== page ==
Craig Rabinowitz’s Gratuitous Crime

Fraud and Murder for Tip Money
(“Summer Obsession,” Forensic Files)

The Forensic Files episode about Craig Rabinowitz —  a  popular Philadelphia husband, father, and entrepreneur who turned out to be a murderer running a fraudulent investing scheme — has racked up 708,819 views on YouTube.

Craig Rabinowitz after his arrest in 1997
Craig Rabinowitz after his arrest in 1997

Meanwhile, the other five cases I’ve covered on “True Crime Truant” to date have attracted barely 1 million views combined.

The closest runner-up, “Grave Danger,” got only 378,577 views, despite that the story of Molly and Clay Daniels’ grave-robbing insurance fraud plot was a global sensation, attracting not only Forensic Files but also Dateline NBC and news outlets as distant as Japan.

Dancers in the dark. Of course, the Daniels fiasco distinguished itself mostly for the comic ineptitude of its underemployed perpetrators whereas the Rabinowitz case involved a tragic, deadly crime committed amid affluence and social prominence.

Still, I think a great deal of the popularity of “Summer Obsession” comes from one particular factor: It had a stripper.

In this case, one Shannon Reinert (spelled “Reinhart” in some media outlets), who danced under the name Summer.

Gentleman's club at the center of a murder case.
Gentlemen’s club Rabinowitz frequented

Rabinowitz spent upward of $100,000 on her at Delilah’s Den, the club where Summer danced.

Tempting subject. He led a double life, ultimately swindling his friends and killing his wife, Stefanie Newman Rabinowitz, in an effort to keep himself in lap-dance funds.

Apparently, even a true-crime series as tastefully done as Forensic Files can’t pass up any opportunity to show scenes from a strip club.

Plus, in this case, there was also an on-camera interview with one of Reinert’s former colleagues, Miss Bunny.

That kind of thing is, it seems, what the people want.

Miss Bunny went on to appear in HBO's "G String Divas"
Miss Bunny, seen here on “Forensic Files,” went on to appear in the HBO documentary series “G String Divas”

Actually, I can attest to that, although I’ve never been inside a gentlemen’s club.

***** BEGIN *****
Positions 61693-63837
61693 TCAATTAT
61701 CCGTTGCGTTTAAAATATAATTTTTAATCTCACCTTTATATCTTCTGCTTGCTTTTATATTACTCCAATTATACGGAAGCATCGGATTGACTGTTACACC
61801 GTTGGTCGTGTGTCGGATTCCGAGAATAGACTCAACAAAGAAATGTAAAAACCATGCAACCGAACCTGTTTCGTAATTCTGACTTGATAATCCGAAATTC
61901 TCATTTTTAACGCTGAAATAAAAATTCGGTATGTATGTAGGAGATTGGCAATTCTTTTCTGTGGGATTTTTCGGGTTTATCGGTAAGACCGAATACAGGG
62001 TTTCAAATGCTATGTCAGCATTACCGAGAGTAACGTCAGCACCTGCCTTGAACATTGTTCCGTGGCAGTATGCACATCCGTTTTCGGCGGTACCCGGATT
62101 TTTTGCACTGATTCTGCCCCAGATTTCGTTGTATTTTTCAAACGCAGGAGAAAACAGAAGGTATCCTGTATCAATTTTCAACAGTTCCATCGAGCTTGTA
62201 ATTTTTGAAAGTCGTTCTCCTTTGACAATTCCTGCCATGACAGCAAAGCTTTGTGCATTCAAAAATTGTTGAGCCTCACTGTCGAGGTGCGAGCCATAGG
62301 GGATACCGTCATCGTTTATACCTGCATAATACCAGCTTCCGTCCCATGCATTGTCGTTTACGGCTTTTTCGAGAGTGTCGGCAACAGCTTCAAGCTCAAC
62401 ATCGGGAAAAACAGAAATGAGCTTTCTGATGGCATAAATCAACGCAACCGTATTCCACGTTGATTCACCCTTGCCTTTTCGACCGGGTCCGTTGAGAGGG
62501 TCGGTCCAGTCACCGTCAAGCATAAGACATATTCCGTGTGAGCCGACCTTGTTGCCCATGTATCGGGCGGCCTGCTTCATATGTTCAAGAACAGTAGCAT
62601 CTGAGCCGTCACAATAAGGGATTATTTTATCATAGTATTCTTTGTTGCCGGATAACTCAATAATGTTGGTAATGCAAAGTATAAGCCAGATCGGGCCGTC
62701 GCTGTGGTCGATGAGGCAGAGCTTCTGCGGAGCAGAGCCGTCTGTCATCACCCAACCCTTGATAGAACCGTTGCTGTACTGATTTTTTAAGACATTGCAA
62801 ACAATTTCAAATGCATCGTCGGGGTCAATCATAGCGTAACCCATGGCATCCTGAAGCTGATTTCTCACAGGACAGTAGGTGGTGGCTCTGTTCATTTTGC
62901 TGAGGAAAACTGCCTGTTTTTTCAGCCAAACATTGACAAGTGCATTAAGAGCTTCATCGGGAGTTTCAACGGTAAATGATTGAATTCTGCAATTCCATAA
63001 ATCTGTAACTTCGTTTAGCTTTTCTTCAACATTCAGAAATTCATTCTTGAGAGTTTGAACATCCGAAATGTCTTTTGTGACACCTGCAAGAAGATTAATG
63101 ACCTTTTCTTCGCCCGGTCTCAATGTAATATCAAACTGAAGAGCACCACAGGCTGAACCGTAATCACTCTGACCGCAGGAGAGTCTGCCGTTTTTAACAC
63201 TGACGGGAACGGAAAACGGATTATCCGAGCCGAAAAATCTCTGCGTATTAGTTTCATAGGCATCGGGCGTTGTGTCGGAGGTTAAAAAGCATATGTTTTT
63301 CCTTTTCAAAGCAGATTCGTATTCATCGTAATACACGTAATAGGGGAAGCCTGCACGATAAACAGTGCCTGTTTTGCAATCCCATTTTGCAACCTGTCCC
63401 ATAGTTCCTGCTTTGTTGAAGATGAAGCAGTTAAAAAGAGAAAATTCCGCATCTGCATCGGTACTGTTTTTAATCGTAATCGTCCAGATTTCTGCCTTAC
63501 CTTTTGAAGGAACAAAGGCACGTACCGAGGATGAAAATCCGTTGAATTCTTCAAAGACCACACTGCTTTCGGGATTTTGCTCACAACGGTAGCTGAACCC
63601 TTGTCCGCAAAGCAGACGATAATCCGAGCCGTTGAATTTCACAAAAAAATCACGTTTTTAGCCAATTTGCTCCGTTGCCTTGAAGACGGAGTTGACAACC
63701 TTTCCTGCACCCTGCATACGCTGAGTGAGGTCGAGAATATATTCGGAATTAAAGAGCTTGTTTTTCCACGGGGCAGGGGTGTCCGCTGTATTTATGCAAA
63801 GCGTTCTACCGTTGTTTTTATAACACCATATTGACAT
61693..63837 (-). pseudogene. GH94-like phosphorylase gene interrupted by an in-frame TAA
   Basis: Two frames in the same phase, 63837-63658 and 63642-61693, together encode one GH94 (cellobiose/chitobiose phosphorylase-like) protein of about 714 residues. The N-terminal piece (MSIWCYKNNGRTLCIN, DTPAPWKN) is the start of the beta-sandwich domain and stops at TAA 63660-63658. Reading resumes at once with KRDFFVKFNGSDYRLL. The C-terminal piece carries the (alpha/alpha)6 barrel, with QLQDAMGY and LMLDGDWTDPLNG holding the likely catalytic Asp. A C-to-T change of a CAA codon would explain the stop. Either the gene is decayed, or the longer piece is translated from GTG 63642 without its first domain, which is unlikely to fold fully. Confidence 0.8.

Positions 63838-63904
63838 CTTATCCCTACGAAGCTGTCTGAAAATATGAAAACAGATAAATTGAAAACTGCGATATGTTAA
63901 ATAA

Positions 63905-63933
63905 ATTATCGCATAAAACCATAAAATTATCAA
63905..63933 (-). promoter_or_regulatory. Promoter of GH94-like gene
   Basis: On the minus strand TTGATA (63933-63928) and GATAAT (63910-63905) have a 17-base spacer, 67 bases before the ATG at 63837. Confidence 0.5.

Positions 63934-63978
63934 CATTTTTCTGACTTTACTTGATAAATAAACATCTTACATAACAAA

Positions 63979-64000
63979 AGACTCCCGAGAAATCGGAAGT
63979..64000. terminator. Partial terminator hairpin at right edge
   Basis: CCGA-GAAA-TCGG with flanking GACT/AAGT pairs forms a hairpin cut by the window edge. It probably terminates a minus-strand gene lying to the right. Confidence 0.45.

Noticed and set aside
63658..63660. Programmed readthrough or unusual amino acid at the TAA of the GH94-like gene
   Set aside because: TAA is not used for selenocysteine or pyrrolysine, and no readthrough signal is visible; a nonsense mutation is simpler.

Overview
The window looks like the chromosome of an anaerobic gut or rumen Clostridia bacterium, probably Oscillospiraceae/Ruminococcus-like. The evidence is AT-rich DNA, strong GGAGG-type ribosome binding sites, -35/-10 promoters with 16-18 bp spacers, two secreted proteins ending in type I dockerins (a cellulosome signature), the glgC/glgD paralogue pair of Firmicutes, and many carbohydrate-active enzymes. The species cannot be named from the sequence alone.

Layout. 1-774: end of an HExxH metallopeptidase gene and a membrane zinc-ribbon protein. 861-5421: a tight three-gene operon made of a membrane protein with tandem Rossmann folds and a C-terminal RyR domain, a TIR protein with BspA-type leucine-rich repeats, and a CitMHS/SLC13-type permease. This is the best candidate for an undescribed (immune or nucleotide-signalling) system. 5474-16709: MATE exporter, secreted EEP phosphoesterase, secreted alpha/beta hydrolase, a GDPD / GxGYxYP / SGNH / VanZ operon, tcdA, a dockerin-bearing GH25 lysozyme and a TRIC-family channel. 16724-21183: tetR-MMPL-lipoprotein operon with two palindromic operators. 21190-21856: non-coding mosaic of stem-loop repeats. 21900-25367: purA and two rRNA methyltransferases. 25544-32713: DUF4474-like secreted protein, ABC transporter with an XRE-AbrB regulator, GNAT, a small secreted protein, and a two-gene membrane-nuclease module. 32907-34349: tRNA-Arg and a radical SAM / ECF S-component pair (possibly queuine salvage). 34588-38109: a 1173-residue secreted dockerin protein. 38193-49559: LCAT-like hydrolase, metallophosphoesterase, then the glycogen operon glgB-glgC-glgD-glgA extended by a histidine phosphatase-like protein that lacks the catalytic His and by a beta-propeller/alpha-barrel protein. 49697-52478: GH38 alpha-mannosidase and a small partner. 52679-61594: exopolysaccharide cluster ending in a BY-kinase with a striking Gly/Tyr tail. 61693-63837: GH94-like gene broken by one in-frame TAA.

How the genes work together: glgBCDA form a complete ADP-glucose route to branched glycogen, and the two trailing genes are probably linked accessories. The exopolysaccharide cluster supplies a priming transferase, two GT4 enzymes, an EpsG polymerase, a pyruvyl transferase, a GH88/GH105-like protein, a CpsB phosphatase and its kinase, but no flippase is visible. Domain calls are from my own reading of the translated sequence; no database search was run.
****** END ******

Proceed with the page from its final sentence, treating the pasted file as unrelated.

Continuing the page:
Brush with the biz. Years ago, at a back-office job at a commodities trading firm, I shared a quiet office with two other women. One of them, Shari, augmented her $18,000-a-year salary by working as a topless dancer at night.

Workflow at our office jobs was rather patchy, so Denise and I had plenty of time to hear stories about Shari’s night job.

And we were fascinated by the details, to be sure.

Shari started out dancing in a bikini but quickly realized that nudity paid a lot more. She got gigs at the clubs through a booking service, although exploitation seemed at a minimum.

VIP treatment. As I recall it, the clubs — not the dancers — paid the agency’s commissions. Shari got to keep all of her tips.

“At the end of the night,” Shari said, “a security guard escorts you to your car.”

Shari made hundreds of dollars a night in cash, untaxed. She kept it hidden beneath some floorboards in an apartment she shared with her boyfriend and another couple, consisting of her best friend, Cassandra, and her boyfriend.

Cassandra also danced topless at night. She worked at a Clinique counter at Macy’s during the day.

Made for TV. And both their boyfriends danced at clubs where female patrons tipped them for stripping.

All this happened, I should mention, before reality TV came along. Two couples who share an apartment and strip would be can’t-miss programming today.

(Note: Shari, Cassandra, and their boyfriends never said “stripping.” “Dancing” was the preferred term: “We get along really well because we all dance.”)

Cash on the side. Shari, bless her, was willing to satisfy our curiosity about the revenue management.

“What do you do with the tips while you’re up there performing?” I asked her.

“I keep a little satin purse off to the side on the floor and drop them in there,” she said. “Then I take the bag when I exit the stage.”

Similarly to the way Summer interacted with Craig Rabinowitz, Shari had a couple of faithful customers who gravitated to her and gave her bigger tips than the other men in the audience.

Best practices. Oh, and Cassandra and Shari usually wore wigs on stage.

“Well, it finally happened,” Shari said one day. “Cassandra started dancing without her wig and somebody at Macy’s recognized her.”

Shari and I lost touch after we left that firm, although she’s stayed in my thoughts after all these years.

I miss talking to her because, even in the worlds in which she was immersed, she had an outsider’s eye for details. She would have been a great writer.

Of course, Denise and I were interested in Shari’s part-time job because of curiosity about the life of a stripper.

Shannon "Summer" Reinhart in a screen shot from "Forensic Files."
Shannon Reinert, seen here in 1997, was a dancer and single mother when Rabinowitz met her

Craig Rabinowitz, on the other hand, wanted to actually become part of a stripper’s life.

Think accounting’s dull? Next week’s post will give more detail about the crimes committed by Rabinowitz.

And the blog post coming up after that one will feature an interview with forensic accountant Ricardo Zayas, who used his CPA skills and a bag of receipts to help police build their case against Rabinowitz.

Until then, cheers.RR 


Update: Read Part 2 of the Craig Rabinowitz story.

1 thought on “Craig Rabinowitz’s Gratuitous Crime”

  1. Sounds like a modern day version of Zola’s “Nana,” where a normally reasonable businessman gradually ruins himself chasing after a woman he’s obsessed with. What’s wrong with people?!

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